"I understand why those protests were [directed] at Google buses, but they didn't make sense to me because all people were doing was trying to get to work," explained Lee on Thursday during a one-hour discussion held at The Commonwealth Club of California, a non-partisan, non-profit organization public affairs forum. The city's 43rd mayor began the night by tracing his 25-year-long political career serving under four mayors, including his predecessor, current California Lt. Gov. Gavin Newsom. But the focus of the discussion became the city's transformation, driven by Silicon Valley, and rising tensions between tech and many non-tech workers over what Mayor Lee called "income gaps."
In recent months, those same tensions have yielded protests of Google-employee commuter buses, and more recently, the Crunchies, an annual tech awards ceremony. Indeed, where areas like Palo Alto once served as Silicon Valley's center of gravity, startups and many younger tech workers have opted to call San Francisco their home. The city's rental market prices have soared because of it: A one-bedroom in a neighborhood like Pacific Heights or SoMa can currently command well north of $3,000 a month according to real estate site Trulia.
And more new housing is on the way. Mayor Lee outlined a seven-point housing plan this January to address the city's housing shortage and rising real estate and rental prices. Among his goals for 2020: making the construction-building process easier, protecting residents from eviction, and adding 30,000 new homes to the market. Many of those new units will likely be priced out of reach for locals who don't make the sort of six-figure salaries offered by Twitter (TWTR), Apple (AAPL), Facebook (FB), and countless other local tech companies and startups. But Mayor Lee reiterated he is also accelerating building permits for affordable housing and that he's pushing for one-third of those 30,000 new units to be affordable housing units. His office is also working on doubling down-payment loan programs to aide homebuyers.
Another issue brought up was whether the city is making too many concessions for tech. In 2011, when Twitter mulled over whether to stay in San Francisco or move to Brisbane in San Mateo County, the city offered Twitter a tax break if it moved into the city's mid-Market St., an attempt to revitalize what for years has been a rough area. To this day, it remains a prime example critics point to of Silicon Valley consuming the city, even potentially receiving preferential treatment. Mayor Lee defended the tax break incentive, pointing to San Francisco's low 5.1% unemployment rate, down from 9.5% when he took office in 2011. "I think ... the tech companies and the businesses that came onto Market [St.] contributed to that lower unemployment," he said. "Those of you who have walked the same walk I've walked along Market St., we all see the difference."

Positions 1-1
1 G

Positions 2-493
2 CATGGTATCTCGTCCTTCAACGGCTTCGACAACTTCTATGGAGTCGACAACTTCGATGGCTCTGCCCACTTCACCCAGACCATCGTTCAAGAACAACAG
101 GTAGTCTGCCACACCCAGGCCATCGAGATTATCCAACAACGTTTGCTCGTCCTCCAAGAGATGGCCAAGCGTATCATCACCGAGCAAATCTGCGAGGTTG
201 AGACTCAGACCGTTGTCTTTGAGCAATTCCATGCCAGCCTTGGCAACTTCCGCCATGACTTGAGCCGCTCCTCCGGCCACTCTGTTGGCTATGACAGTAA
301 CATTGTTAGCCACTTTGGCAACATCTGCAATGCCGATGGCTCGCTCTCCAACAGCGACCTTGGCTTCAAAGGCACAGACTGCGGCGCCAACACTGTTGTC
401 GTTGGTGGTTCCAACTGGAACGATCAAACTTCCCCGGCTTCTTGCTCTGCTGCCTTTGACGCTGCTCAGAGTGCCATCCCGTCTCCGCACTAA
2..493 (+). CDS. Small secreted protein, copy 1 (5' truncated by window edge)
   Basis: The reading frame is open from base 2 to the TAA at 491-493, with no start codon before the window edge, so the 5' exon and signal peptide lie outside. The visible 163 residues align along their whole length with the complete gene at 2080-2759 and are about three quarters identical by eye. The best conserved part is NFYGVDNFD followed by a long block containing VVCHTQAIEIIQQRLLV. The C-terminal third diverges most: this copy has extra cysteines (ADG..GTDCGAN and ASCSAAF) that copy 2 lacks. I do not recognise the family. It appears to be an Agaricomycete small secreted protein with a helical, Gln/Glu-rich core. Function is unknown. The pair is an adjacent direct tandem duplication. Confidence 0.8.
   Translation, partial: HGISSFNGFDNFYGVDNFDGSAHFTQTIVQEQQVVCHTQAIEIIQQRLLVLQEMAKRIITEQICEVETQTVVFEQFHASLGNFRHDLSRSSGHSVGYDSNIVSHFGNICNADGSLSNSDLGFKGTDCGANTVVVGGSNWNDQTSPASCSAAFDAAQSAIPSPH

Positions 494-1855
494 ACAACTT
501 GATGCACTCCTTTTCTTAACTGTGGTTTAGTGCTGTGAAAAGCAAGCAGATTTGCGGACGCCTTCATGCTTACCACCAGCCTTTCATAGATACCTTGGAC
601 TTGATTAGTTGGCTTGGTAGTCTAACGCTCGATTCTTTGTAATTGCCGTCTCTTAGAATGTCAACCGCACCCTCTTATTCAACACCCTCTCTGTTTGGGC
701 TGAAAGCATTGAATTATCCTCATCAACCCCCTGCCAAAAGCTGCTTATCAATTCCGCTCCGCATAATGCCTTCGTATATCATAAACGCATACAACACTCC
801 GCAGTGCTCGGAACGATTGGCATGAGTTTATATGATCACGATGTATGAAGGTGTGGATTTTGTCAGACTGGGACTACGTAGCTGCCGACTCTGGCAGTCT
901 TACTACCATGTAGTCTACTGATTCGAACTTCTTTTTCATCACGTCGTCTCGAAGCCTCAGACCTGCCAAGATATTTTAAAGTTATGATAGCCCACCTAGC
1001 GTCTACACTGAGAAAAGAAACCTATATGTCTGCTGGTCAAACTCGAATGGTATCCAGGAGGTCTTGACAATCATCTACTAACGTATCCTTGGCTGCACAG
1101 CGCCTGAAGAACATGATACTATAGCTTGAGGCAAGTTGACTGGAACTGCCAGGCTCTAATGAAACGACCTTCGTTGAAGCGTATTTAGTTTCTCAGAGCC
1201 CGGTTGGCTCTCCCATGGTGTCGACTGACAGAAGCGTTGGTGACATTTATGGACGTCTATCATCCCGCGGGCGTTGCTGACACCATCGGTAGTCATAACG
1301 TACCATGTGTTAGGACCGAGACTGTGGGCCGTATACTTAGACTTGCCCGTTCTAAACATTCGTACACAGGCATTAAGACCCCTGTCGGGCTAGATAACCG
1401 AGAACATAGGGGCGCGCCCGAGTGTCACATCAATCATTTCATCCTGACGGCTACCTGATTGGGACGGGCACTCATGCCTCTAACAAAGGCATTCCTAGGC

Mayor Lee confessed there's clearly more to be done, including helping the homeless population, which numbered well over 6,400 last year according to the city's Board of Supervisors. ("I gave myself a 'C' last year because I think we weren't doing enough.") And he knows full well the work ahead won't be any less hard. Said Mayor Lee: "It's never easy, but this city is worth loving."
The new web app marks another small step toward gentrifying the city's Tenderloin neighborhood.
FORTUNE -- More homeless San Franciscans carry cell phones than you might think.
St. Anthony's Foundation runs a tech lab in San Francisco's Tenderloin neighborhood that offers computer classes, tutoring, job search counseling, and Internet access to lower-income and homeless residents of San Francisco. Nearly 40% of lower-income guests who use St. Anthony's tech lab -- a full 2,400 individuals -- MOREJP Mangalindan, Writer - Feb 28, 2014 5:25 PM ET